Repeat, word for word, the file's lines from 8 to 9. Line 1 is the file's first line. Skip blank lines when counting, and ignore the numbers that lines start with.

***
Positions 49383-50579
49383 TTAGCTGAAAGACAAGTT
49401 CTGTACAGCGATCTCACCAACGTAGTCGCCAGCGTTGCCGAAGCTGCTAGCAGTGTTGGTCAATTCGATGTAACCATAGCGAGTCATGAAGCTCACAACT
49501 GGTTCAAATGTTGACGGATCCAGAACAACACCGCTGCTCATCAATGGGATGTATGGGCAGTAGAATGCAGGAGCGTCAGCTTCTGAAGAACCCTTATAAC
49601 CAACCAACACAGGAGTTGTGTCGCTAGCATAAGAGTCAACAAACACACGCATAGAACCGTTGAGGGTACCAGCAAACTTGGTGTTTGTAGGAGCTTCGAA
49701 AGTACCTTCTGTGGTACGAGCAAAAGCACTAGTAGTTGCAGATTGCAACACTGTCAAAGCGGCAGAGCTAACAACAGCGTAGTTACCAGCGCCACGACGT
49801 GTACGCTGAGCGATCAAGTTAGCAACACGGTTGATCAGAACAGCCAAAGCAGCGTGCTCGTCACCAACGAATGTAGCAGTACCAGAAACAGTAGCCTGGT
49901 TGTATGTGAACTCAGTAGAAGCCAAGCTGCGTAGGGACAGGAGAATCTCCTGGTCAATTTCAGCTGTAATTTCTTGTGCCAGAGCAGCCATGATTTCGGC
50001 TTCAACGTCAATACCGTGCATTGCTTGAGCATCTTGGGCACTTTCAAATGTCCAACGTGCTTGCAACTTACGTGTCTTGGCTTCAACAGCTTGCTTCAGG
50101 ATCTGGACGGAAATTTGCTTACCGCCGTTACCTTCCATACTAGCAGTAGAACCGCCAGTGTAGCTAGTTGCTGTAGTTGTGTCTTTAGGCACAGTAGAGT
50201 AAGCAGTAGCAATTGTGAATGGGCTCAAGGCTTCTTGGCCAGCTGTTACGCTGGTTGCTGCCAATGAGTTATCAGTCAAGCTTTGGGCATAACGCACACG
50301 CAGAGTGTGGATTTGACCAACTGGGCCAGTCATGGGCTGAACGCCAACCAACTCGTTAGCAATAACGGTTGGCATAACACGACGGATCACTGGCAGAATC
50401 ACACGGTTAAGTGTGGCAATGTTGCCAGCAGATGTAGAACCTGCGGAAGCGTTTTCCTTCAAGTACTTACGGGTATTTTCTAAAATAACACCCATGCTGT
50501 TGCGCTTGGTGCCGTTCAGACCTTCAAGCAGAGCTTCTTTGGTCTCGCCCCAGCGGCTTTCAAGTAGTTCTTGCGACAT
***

49901 TGTATGTGAACTCAGTAGAAGCCAAGCTGCGTAGGGACAGGAGAATCTCCTGGTCAATTTCAGCTGTAATTTCTTGTGCCAGAGCAGCCATGATTTCGGC
50001 TTCAACGTCAATACCGTGCATTGCTTGAGCATCTTGGGCACTTTCAAATGTCCAACGTGCTTGCAACTTACGTGTCTTGGCTTCAACAGCTTGCTTCAGG